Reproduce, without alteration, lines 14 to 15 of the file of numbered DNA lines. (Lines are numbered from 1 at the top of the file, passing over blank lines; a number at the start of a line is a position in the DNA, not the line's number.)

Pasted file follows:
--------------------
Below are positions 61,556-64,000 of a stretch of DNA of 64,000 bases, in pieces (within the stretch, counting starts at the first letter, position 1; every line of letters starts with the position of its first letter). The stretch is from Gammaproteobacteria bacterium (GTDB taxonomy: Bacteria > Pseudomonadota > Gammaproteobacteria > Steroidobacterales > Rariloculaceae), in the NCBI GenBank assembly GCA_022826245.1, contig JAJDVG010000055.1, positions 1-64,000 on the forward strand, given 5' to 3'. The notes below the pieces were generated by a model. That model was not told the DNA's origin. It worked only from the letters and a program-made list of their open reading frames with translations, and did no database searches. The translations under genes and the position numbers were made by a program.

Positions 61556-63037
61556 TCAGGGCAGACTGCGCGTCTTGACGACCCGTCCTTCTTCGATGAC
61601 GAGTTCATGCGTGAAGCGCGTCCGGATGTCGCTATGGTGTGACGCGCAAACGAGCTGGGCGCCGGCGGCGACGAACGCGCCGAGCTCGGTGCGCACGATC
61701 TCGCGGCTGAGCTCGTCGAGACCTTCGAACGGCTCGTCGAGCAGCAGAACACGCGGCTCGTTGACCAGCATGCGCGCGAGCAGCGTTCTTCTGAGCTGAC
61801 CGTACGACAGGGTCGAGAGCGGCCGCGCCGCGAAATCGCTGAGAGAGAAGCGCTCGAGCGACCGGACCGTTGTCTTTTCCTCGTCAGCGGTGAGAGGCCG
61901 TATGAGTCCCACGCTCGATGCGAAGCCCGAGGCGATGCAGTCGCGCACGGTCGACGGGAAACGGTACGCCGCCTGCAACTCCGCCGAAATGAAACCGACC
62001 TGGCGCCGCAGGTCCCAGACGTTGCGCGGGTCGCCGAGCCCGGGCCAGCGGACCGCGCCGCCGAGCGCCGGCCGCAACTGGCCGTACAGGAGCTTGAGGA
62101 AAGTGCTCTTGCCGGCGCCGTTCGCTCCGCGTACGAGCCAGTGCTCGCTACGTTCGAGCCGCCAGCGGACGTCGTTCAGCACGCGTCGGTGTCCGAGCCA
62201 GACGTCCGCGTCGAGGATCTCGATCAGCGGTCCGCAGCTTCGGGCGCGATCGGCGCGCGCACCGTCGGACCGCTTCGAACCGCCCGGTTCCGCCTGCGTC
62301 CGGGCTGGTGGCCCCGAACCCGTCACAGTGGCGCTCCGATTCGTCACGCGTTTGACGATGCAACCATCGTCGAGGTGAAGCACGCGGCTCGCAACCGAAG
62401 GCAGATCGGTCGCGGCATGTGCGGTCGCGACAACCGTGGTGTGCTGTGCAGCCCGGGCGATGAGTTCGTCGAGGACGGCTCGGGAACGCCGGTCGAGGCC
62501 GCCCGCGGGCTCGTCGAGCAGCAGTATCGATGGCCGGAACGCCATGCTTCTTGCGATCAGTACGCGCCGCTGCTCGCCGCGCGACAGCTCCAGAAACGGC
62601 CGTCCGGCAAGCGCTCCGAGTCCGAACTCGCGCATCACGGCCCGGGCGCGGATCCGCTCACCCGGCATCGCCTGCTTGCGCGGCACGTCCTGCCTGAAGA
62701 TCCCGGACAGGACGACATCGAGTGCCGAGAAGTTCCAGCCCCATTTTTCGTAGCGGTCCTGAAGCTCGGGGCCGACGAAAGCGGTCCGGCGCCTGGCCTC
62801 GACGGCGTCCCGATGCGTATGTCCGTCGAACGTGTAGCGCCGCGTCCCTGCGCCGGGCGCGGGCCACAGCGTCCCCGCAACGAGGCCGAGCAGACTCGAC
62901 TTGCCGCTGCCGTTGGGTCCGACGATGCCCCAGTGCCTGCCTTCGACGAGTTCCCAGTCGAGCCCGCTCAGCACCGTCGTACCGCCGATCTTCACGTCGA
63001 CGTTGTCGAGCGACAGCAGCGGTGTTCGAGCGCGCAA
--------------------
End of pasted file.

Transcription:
62601 CGTCCGGCAAGCGCTCCGAGTCCGAACTCGCGCATCACGGCCCGGGCGCGGATCCGCTCACCCGGCATCGCCTGCTTGCGCGGCACGTCCTGCCTGAAGA
62701 TCCCGGACAGGACGACATCGAGTGCCGAGAAGTTCCAGCCCCATTTTTCGTAGCGGTCCTGAAGCTCGGGGCCGACGAAAGCGGTCCGGCGCCTGGCCTC